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      Download the Game Design and Indie Game Marketing Freebook   07/19/17

      GameDev.net and CRC Press have teamed up to bring a free ebook of content curated from top titles published by CRC Press. The freebook, Practices of Game Design & Indie Game Marketing, includes chapters from The Art of Game Design: A Book of Lenses, A Practical Guide to Indie Game Marketing, and An Architectural Approach to Level Design. The GameDev.net FreeBook is relevant to game designers, developers, and those interested in learning more about the challenges in game development. We know game development can be a tough discipline and business, so we picked several chapters from CRC Press titles that we thought would be of interest to you, the GameDev.net audience, in your journey to design, develop, and market your next game. The free ebook is available through CRC Press by clicking here. The Curated Books The Art of Game Design: A Book of Lenses, Second Edition, by Jesse Schell Presents 100+ sets of questions, or different lenses, for viewing a game’s design, encompassing diverse fields such as psychology, architecture, music, film, software engineering, theme park design, mathematics, anthropology, and more. Written by one of the world's top game designers, this book describes the deepest and most fundamental principles of game design, demonstrating how tactics used in board, card, and athletic games also work in video games. It provides practical instruction on creating world-class games that will be played again and again. View it here. A Practical Guide to Indie Game Marketing, by Joel Dreskin Marketing is an essential but too frequently overlooked or minimized component of the release plan for indie games. A Practical Guide to Indie Game Marketing provides you with the tools needed to build visibility and sell your indie games. With special focus on those developers with small budgets and limited staff and resources, this book is packed with tangible recommendations and techniques that you can put to use immediately. As a seasoned professional of the indie game arena, author Joel Dreskin gives you insight into practical, real-world experiences of marketing numerous successful games and also provides stories of the failures. View it here. An Architectural Approach to Level Design This is one of the first books to integrate architectural and spatial design theory with the field of level design. The book presents architectural techniques and theories for level designers to use in their own work. It connects architecture and level design in different ways that address the practical elements of how designers construct space and the experiential elements of how and why humans interact with this space. Throughout the text, readers learn skills for spatial layout, evoking emotion through gamespaces, and creating better levels through architectural theory. View it here. Learn more and download the ebook by clicking here. Did you know? GameDev.net and CRC Press also recently teamed up to bring GDNet+ Members up to a 20% discount on all CRC Press books. Learn more about this and other benefits here.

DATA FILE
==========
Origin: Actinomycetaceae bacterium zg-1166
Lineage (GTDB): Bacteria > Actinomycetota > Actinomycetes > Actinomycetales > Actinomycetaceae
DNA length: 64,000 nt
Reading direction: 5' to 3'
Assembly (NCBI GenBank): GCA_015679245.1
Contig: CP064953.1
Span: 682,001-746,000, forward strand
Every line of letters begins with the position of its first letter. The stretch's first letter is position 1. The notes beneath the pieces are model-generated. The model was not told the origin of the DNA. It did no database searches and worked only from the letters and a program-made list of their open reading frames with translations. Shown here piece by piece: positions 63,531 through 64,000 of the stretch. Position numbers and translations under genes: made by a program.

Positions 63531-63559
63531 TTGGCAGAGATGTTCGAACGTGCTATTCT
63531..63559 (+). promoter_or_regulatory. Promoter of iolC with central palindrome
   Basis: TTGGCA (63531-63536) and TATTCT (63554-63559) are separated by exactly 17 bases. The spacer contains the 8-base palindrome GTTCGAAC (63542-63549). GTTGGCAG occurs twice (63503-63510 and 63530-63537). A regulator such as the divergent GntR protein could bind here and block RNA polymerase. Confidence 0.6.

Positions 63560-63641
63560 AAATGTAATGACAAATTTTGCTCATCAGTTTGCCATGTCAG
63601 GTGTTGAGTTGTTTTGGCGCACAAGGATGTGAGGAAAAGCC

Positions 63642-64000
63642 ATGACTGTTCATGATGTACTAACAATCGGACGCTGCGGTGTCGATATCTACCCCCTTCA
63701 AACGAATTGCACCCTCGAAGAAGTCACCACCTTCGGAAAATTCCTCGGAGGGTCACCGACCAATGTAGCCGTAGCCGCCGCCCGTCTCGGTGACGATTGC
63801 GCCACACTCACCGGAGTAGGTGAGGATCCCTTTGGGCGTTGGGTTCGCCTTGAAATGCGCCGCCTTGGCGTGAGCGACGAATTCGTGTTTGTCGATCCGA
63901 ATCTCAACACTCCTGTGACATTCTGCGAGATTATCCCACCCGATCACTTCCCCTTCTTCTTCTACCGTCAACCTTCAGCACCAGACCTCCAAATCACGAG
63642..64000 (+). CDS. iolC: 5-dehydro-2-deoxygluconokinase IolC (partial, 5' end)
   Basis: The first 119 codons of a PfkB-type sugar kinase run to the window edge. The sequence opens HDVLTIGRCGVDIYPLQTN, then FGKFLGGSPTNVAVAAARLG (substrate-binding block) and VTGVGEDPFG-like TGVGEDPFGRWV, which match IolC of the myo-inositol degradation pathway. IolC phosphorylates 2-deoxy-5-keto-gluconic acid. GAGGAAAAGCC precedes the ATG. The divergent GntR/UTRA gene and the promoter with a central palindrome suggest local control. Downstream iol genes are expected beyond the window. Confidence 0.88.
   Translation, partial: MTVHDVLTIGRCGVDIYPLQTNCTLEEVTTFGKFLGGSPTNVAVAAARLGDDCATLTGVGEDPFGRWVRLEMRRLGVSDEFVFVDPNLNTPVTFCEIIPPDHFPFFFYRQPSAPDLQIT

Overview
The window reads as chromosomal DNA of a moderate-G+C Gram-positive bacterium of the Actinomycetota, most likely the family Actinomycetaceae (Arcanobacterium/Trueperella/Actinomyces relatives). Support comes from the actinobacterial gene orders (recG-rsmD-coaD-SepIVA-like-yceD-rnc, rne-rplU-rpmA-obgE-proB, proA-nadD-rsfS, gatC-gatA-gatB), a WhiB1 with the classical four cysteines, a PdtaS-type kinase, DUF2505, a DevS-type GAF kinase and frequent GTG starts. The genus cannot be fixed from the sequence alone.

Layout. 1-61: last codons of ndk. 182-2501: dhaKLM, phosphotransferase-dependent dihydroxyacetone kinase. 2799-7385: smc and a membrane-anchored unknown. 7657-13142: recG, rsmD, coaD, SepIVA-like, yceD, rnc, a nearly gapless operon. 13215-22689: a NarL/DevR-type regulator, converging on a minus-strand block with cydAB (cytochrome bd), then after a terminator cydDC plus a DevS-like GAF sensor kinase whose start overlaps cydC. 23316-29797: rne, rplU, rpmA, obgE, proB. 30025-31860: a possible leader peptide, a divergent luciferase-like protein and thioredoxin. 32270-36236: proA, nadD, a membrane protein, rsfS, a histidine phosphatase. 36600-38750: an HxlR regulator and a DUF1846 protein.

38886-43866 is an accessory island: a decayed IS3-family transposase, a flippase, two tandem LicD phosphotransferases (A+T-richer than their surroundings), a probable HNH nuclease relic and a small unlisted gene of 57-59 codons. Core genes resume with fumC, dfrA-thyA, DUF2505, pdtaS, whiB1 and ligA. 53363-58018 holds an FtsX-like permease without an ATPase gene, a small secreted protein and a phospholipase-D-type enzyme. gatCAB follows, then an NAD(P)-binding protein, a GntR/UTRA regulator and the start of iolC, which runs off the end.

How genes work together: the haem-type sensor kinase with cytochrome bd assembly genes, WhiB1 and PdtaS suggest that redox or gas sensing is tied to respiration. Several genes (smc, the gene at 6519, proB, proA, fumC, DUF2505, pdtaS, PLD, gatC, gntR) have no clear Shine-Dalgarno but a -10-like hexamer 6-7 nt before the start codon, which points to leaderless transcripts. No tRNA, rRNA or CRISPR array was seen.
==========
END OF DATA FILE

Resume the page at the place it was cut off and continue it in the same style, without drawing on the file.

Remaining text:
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  1. The new benchmark in visual fidelity is no longer Crysis. No, instead, across all forms of digital and cinematic media the benchmark is now James Cameron's 2009 live-action/animated blue-people movie, Avatar. With that said, AMD has already mentioned that the next gen Xbox could produce Avatar-like graphics and the co-founder of Geomerics has followed in AMD's footsteps claiming that lighting capabilities could hit that benchmark as well. In a recent interview we conducted with Dr. Chris Doran the co-founder of Geomerics, a company responsible for middleware engine Enlighten – the same tools used to power the lighting mechanics in Frostbite 2.0 games such as Battlefield 3 and Need for Speed: The Run – Doran mentioned some interesting things about moving forward with light mechanics and scaling the software for next-gen hardware, saying... Enlighten already runs on current generation hardware. So you can imagine that on next generation hardware Enlighten runs without touching the sides! We have already proved this out in our GPU implementation, developed in collaboration with NVIDIA, which is an order of magnitude faster than current consoles. By “touching the sides” he means that the software is already up to par and that now it's just a matter of waiting for the hardware to play a little bit of catch up with where the software development tools have already reached. Doran goes on to talk about what we've all been wondering: how much more powerful will the next-gen consoles be and is the software capable of pushing the hardware to those Avatar-limits we keep hearing about? According to Dr. Doran, Enlighten is already on the mountaintop... “So then the question is: what can developers do with all this extra power? With Enlighten there are a number of ways we expect to see the quality bar lifted. “Where the graphics quality bar will end up is unclear, but I am confident that the lighting itself could get close to Avatar quality. Then the question moves onto other aspects of content creation. Is that level of modeling detail feasible, and will the animation, physics, and AI all be equally plausible. And finally, will the game be any good!” The last part is probably the most important part, especially considering that it wasn't too long ago that 2K Games head honcho Christoph Hartmann told GamesIndustry [via Destructoid] that photorealism was the next step in game design. Even though in reality, photorealism isn't really the thing that makes a game fun. Lighting, when used creatively, like in scenarios for games like Deadlight or Limbo, can help bring the game to life in unique ways that can increase both immersion and intrigue. Whether developers will actually take the creative route with tools such as Geomeric's Enlighten as opposed to simply hitting Avatar-quality graphic fidelity and relying on Michael Bay 'Splosions™ to sell the game is a whole other story. At least for now we know that the software and design technology is there. You can check out the rest of the interview with Dr. Chris Doran right here.